As a result, you have the 6'10 inside-out beast named Blake Griffin.

Now, think of all of the highlights of Blake Griffin. Often, you will see him taking the taller, slower players guarding him out to the perimeter and performing a dribble move to explode by the defender to throwdown one of his highlight reel dunks.

You also see him taking smaller opponents into the post and powering up and through them for an easy basket.

You also see him passing out of double teams with great precision.

This undoubtedly resulted from his youth basketball experience.

Here is a video of Kevin Durant talking about his youth development:

As you see in this video, Kevin Durant had a very similar experience. Thanks to his uncle's wise advice, Kevin now thrives as a 6'9 wing player.

It really begs the question. Would have Kevin Durant and Blake Griffin developed into the best players in the world if they had been stuck under the basket as a post player because they were poor ball handlers or because they were tall?

What Is The Solution to Placing Youth Players In Positions?

There are lot of ways to solve the problem. Here are just a few ideas for you to consider:

  • Let them play all of the positions or use an interchangeable offense.

    When it comes to an offense, you have a couple options. If your offense requires specific positions (ex: 3 out 2 in motion), you can let kids play both positions and switch things around. Let the small kids play underneath the basket. Let the big kids play on the perimeter.

    Another solution is to run an offense with interchangeable positions. A good example and an offense we really like is the Open Post Motion Offense. In this offense, players are constantly moving to different areas of the floor and all players are touching the ball. When appropriate, you can teach post ups and post moves within the offense following a basket cut.

  • Let a different player bring the ball up the floor every 3 to 5 minutes.

    If you have a problem doing this, you can also schedule "weaker" opponents and let your weak ball handlers play point guard for the game.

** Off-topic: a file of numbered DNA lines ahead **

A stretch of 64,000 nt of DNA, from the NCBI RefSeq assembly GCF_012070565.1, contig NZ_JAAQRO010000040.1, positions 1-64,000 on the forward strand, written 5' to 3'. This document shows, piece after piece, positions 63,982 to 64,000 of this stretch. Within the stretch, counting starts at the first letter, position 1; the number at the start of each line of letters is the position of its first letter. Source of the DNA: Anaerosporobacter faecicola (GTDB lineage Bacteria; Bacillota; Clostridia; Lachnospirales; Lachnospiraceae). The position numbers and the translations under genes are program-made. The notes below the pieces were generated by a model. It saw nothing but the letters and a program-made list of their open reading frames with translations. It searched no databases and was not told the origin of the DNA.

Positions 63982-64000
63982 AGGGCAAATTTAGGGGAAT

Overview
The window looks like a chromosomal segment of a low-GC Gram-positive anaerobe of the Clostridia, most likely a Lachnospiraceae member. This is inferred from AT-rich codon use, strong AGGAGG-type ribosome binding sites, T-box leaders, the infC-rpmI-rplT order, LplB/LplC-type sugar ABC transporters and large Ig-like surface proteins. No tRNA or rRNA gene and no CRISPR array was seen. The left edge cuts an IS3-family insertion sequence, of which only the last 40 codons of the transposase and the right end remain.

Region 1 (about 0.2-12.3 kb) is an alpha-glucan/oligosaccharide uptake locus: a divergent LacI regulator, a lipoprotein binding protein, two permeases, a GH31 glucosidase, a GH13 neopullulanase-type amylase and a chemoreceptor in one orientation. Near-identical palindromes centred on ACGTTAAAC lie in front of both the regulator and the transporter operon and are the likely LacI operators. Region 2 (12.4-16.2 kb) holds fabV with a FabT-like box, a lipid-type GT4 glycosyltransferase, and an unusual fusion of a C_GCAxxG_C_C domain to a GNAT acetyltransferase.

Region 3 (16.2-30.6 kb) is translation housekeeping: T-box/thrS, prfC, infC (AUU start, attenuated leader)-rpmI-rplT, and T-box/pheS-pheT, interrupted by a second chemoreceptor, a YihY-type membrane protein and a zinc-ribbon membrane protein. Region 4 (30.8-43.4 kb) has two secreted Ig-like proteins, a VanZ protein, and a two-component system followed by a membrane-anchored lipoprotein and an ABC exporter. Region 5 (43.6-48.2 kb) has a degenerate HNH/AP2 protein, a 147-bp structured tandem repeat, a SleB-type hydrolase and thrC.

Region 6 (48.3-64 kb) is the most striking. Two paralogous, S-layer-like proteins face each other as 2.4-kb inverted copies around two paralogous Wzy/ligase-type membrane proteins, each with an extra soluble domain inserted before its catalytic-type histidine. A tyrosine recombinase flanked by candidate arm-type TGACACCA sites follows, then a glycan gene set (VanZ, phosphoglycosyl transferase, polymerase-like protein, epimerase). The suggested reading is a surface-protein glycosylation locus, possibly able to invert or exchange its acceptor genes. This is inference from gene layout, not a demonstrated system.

• Include tons of skill drills in practice.

    When players have developed a base of performing skills without a defense, one of our favorite things to do is to use 1v1 competitive skill building drills. These are great because everybody has to handle the ball, shoot, and finish in game-like situations.

    Here is an article that explains this concept in more depth and it also has some great sample drills!

    The Missing Link To Player Development.

    Even though we advise to have everybody handle the ball during games, this is a great alternative to use during practice if you can't bring yourself to let everybody handle the ball during games.

  • Preseason Meeting And Education of Parents.

    Let the parents know that you are not focusing on winning. You are focusing on improving. You will be focusing on the process, not the result. Everybody will handle the ball. Everybody will play in the post.

    To stress the importance, reference this article if need be!

  • Create your own youth leagues or youth camps.

    When Mike Zavada won over 100 games in 5 years and 3 district titles as a head varsity coach in Miami, he saw the many issues with youth basketball as he was trying to maintain the strength of the program by working with the younger players.

    Mike noticed many of 3rd, 4th, and 5th graders play in leagues that allow zone defenses, junk defenses, full court presses, and other tactics that work because youth players' lack of coordination, strength, and skill level due to their age to use effective methods to be successful against these tactics. You can read more about this topic at What Defense Should You Teach Youth Players (Zone, Man, Press)??